Every year, the Alan Alda Center for Communicating Science asks scientists everywhere to explain a basic concept to young students. For the fourth annual installment, the center is challenging scientists to help children understand sleep.
The center selected this year’s topic on the suggestion of Garden City, N.Y., teacher Ellen Wohlberg and her 6th grade science class. (Perhaps choosing a topic that hits close to home for adolescents.)
“By now, tens of thousands of kids from all over the world have excitedly delved into the mysteries of nature as they’ve judged the scientists’ entries,” actor Alan Alda said in a release announcing the event Tuesday morning. “This year’s question—'What is sleep?'—should wake them up to a whole new understanding of that third of our lives we know so little about.”
The contest will be judged by 5th and 6th graders; teachers can apply online on behalf of their classes. This year’s contest adds a $1,000 prize for both the best written entry and the best visual entry, along with a trip to the World Science Festival this May in New York City.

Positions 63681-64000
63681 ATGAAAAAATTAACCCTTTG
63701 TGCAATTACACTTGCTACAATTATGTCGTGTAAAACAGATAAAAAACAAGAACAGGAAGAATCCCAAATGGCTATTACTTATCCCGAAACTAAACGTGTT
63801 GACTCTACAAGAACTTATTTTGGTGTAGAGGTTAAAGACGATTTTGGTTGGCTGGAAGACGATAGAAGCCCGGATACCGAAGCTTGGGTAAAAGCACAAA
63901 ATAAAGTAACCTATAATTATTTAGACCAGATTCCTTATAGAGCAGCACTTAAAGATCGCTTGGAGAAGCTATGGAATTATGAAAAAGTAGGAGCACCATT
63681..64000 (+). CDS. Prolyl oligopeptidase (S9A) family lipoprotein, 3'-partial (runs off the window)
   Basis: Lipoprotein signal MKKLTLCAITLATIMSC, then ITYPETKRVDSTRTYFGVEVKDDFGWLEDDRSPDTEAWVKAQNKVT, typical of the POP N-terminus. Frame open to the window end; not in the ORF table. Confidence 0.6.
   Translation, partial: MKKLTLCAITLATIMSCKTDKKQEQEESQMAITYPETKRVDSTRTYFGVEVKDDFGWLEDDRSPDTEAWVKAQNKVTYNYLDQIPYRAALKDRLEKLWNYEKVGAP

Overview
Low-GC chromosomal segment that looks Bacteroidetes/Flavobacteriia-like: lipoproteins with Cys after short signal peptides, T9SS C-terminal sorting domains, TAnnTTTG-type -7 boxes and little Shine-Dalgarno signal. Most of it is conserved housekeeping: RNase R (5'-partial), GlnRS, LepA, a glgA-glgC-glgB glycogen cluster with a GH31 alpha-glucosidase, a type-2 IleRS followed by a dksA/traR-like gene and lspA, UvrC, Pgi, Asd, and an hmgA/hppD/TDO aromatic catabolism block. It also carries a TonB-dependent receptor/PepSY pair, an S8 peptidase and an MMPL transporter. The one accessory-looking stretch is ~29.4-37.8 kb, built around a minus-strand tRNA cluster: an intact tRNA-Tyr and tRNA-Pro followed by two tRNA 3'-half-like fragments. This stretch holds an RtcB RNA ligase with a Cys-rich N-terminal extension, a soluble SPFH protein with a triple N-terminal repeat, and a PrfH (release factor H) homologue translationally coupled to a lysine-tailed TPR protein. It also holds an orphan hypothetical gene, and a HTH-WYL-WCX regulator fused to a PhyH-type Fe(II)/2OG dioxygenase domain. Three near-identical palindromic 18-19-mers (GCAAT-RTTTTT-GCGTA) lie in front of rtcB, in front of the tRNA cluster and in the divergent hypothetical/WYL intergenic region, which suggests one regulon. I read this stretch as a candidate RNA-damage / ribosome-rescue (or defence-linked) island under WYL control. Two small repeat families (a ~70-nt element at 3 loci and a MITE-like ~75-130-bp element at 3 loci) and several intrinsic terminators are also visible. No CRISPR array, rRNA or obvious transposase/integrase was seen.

Last year’s competition asked scientists to explain color. Melanie Golob, of the company Doctor Evidence, did so using an ocean metaphor and drawing in comparisons between humans and dogs. (Always a smart idea bringing in animals—you saw that picture up there, right?) In the visual category, Dianna Cowern, outreach coordinator for the University of California-San Diego physics department, made this vibrant explainer:
Bonus points to anyone who explains “Inception.”
Top image: Self-portrait. (OK, an approximation.) Credit: Tambako the Jaguar/Flickr Creative Commons
A version of this news article first appeared in the Teaching Now blog.